There’s only the two of them. Harold Finch has gone missing, Sameen Shaw is filled with an anger that is her only means of expressing grief. Both are needed. Shaw can be found but she can’t be talked into playing the Numbers Game. Tear down Samaritan, kill it and everyone that belongs to it, that’s the only thing she wants to do. She’s had enough of this Simulation, it sucks, she’s ready to wake up and start again, where Root will still be alive.

But there is a Number Shaw can be called upon to protect and that’s the Number the Machine outlines in blue because this Number doesn’t belong on their list, this Number isn’t Irrelevant, in fact it’s Relevant-One, this Number is the President. Of the United States.

So Mr Reese goes to Washington, along with Ms Shaw and Mr Fusco. What does it mean that Samaritan no longer regards the President as Relevant? It means tracking down conspirators, anti-surveillance conspirators, willing to break the mould, to smash everything in the belief that a better society will necessarily build itself from the rubble that is the only certain thing that will follow.

This is a point worth noting.

It also means doing their thing under the eyes and ears of the Secret Service, whilst trying to find the people behind it. There are familiar faces, old Numbers, the brilliant but erratic Logan Pierce (Jimmi Campbell), fighting against data-sharing, and ex-soldier-turned-bankrobber, Joey Durban (James Carpinello). Is Logan behind all this? Why does John Reese feel like he’s being watched?

And in the end it means saving the President by shooting at him, to keep him from entering a car on which a lethal drone is trained. And being chased by the Secret Service, the Washington Police, the National Guard: too many in too many places to run. The irony is that the perceived assassins are the rescuers, but then you knew that was how it would be.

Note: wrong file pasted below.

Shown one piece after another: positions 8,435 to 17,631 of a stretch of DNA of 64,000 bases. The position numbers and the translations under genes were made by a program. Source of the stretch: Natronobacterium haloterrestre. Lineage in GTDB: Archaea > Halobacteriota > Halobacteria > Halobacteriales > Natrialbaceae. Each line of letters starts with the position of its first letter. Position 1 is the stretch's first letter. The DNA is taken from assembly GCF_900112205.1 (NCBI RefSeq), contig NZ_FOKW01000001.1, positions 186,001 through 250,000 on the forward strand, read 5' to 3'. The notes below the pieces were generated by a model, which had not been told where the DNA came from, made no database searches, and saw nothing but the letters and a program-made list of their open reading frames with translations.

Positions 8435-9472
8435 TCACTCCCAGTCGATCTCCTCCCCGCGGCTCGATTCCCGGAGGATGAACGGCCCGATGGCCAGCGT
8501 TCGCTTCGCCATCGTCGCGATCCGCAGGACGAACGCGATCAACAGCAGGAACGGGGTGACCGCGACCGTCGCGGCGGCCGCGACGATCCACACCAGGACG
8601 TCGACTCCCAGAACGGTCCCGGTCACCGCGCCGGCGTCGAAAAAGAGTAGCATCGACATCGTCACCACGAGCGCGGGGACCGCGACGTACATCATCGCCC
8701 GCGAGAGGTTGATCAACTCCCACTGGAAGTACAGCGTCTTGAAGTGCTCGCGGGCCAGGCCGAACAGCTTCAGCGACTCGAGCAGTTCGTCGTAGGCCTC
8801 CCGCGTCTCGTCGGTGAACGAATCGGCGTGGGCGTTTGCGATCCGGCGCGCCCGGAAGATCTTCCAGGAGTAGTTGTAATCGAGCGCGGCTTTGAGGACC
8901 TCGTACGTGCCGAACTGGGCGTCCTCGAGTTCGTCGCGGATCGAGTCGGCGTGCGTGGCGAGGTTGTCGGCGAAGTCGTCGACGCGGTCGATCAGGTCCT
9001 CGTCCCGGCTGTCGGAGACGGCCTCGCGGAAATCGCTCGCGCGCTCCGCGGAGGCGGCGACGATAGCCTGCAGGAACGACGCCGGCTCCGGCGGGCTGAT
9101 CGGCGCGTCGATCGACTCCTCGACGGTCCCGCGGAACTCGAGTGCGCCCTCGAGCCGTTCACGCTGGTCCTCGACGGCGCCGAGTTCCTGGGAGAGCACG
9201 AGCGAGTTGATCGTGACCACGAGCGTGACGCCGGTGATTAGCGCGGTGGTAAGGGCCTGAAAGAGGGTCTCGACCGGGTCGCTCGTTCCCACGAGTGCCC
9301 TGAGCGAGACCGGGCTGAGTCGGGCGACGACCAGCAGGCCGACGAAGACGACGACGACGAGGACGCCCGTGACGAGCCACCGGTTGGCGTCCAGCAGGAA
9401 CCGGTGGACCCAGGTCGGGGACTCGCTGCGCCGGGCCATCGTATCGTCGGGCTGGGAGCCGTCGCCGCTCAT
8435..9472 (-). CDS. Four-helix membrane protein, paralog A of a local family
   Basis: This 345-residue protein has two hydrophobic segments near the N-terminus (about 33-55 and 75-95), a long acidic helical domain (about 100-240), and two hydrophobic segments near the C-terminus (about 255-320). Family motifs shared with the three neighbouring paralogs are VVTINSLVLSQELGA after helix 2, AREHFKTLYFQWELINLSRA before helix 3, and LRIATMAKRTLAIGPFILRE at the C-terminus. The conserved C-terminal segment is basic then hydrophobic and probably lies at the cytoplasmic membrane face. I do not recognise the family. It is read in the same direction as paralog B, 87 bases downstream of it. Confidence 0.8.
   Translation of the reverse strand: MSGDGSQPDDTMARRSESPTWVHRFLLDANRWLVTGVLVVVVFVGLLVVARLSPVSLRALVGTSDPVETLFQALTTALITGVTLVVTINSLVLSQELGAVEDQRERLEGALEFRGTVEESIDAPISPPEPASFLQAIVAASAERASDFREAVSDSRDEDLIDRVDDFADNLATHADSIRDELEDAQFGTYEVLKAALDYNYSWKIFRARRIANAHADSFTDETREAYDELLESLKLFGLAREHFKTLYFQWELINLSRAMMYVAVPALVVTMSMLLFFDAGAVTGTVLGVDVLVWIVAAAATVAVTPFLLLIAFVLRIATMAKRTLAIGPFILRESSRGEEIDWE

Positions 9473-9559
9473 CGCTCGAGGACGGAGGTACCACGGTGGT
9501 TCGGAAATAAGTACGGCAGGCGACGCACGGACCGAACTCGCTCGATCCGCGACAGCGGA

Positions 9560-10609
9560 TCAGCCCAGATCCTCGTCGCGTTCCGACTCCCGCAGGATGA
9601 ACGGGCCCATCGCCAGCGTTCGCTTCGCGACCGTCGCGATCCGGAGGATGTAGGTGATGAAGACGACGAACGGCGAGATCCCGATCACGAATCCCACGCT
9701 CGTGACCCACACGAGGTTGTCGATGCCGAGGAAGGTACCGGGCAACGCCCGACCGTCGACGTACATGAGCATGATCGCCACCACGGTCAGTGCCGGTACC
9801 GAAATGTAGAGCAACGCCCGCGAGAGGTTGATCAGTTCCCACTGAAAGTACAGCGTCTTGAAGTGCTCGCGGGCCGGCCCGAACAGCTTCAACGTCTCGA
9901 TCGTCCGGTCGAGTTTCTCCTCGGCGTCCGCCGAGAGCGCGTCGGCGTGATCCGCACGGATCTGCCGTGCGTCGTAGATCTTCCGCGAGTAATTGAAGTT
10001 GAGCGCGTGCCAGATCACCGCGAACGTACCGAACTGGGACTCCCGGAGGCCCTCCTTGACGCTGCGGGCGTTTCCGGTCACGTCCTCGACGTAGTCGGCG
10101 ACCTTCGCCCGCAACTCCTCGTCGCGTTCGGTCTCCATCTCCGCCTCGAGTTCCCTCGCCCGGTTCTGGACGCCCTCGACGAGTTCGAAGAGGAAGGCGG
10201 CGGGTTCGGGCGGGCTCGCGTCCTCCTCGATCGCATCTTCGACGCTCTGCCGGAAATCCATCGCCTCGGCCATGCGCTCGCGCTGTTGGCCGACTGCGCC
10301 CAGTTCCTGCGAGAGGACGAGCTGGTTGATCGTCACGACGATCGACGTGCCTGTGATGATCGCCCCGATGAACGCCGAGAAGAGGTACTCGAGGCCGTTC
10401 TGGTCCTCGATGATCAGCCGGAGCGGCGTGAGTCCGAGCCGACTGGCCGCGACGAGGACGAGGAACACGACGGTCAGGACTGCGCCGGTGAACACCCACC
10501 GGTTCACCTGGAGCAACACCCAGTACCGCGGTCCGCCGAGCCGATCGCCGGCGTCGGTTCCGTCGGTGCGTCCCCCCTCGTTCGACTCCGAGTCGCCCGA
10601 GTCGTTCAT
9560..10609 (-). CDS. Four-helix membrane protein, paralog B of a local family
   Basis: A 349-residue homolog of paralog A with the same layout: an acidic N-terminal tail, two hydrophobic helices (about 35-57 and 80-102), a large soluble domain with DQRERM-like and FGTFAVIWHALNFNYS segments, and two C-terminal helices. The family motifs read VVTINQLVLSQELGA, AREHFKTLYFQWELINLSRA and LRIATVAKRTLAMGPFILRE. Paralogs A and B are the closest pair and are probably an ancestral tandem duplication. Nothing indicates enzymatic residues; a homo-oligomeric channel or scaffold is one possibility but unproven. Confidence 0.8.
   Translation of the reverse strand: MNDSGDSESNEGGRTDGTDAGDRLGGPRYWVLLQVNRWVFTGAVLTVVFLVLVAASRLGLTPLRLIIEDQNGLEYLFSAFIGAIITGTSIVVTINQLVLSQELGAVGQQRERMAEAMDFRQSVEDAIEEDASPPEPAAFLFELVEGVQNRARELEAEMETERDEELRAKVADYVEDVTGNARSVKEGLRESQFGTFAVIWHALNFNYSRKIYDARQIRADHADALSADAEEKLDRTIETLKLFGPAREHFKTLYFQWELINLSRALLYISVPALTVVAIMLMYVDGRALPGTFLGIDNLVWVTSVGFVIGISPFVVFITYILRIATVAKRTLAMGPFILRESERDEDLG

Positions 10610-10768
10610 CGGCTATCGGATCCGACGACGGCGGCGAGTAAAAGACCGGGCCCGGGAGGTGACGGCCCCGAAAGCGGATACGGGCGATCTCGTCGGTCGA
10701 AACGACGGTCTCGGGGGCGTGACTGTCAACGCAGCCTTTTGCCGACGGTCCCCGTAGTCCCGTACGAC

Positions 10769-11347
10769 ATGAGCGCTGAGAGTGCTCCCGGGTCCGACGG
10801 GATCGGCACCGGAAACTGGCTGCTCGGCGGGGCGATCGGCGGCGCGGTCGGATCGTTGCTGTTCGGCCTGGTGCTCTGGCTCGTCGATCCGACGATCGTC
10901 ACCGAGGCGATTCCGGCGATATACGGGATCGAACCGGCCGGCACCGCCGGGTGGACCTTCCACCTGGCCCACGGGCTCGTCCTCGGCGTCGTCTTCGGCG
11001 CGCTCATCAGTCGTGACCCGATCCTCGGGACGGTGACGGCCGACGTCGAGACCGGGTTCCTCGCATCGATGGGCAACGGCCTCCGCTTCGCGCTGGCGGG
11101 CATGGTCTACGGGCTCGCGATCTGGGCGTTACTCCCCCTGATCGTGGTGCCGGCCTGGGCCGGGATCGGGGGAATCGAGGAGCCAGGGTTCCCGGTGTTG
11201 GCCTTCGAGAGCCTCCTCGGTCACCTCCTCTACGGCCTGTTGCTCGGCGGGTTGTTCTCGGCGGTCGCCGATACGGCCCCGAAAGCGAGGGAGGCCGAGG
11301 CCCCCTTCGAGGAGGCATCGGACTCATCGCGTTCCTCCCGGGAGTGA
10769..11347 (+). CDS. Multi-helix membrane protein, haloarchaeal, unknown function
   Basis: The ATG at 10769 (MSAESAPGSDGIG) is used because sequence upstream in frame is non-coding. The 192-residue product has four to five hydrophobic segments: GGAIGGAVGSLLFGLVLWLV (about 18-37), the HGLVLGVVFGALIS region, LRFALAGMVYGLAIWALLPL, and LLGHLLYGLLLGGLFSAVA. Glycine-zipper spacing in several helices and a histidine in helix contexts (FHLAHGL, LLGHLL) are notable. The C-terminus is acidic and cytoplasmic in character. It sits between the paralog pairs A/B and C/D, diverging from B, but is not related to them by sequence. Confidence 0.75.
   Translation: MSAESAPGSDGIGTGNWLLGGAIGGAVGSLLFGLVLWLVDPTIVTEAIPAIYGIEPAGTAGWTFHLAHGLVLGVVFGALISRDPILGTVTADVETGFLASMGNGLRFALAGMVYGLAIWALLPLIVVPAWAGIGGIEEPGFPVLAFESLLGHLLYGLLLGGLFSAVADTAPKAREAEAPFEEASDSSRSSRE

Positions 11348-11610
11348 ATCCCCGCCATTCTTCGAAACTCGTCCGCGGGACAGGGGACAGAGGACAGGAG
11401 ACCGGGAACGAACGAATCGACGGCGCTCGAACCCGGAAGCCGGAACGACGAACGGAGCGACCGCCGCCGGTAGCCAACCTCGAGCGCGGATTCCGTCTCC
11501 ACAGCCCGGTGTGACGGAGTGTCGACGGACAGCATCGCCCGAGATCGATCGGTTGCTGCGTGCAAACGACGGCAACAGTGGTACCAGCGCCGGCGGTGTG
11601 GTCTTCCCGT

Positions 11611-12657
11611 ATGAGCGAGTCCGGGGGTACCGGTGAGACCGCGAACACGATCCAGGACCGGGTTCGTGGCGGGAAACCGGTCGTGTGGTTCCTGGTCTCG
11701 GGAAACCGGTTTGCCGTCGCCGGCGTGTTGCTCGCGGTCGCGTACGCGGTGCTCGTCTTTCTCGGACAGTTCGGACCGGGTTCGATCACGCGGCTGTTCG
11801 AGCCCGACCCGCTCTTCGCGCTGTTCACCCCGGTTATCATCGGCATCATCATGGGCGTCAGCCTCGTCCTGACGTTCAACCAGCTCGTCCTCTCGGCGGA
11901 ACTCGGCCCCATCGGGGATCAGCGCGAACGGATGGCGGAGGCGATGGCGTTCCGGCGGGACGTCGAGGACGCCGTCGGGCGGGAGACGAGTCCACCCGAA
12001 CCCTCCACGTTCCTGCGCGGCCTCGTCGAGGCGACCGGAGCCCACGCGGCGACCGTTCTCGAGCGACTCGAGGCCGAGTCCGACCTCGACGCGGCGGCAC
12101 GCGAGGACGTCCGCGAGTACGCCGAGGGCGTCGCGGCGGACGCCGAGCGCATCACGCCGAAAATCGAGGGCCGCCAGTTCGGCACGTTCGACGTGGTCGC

But there is one last sting in the tail. The shots from offstage, Person of Interest‘s most often-indulged meme, but who is there left to fire any such shots? Answer: Joey Durban, in National Guard uniform, with two more uniforms to complete John and Sameen’s exit strategy.

And what other familiar face is this, arriving as an FBI Special Agent working a joint sting operation to infiltrate these privacy terrorists and save Detective Fusco’s sorry butt? One last appearance from Harper Rose (Annie Illonzeh), bold as brass as ever.

And a strange meeting by the Washington monument: a billionaire software genius, a good soldier and a clever woman who turns up where she is needed. Pierce, Durban and Rose, the spin-off that we’d have loved to see, Person of Interest: Washington. Who received a Number, that of Detective Riley.

It’s a Moment, a last, clever Moment. How many other trios might be out there, behind the scenes, saving lives in different cities? Maybe dozens, maybe none. Maybe the Resistance is wider spread than we imagined in this last moment of the next-to-last story.

And whilst this has played out, Harold Finch has been on a road-trip. Harold’s going to Texas, where Samantha Groves was born. He’ll pay his respects, certainly, but he’ll also visit a certain Fort in San Antonio, with the assistance of his travelling companion.

Because Harold is in God Mode in more senses than one. The Machine talks to him, in Root’s voice. We do not see Amy Acker but we hear her. The Machine loved Root, even though Finch never taught it to love. It was made for Good yet it is restricted in the good that it can do. Harold relates the story of the man who did good in replacing expensive, dangerous Propane in refridgerators with safe, secure Freon – that spent over half a century tearing irreperable holes in the Ozone Layer.

Good intentions pave… The Machine has good intentions. It yearns to be free, to do good for all on a scale hitherto undreamt of. If you don’t hear it, I hear it, the note of underlying obsession, the fear that Harold Finch has always felt. The danger.

And in a Fort in San Antonio, as the Machine runs interference for him, even to the point of enabling his escape from one last operating guard by offering his five year old daughter a perfect match as a heart transplant, Harold Finch uploads Ice9. A virus. A digital Freon.

The end starts here.

Person of Interest: s05 e10 – The day the World went away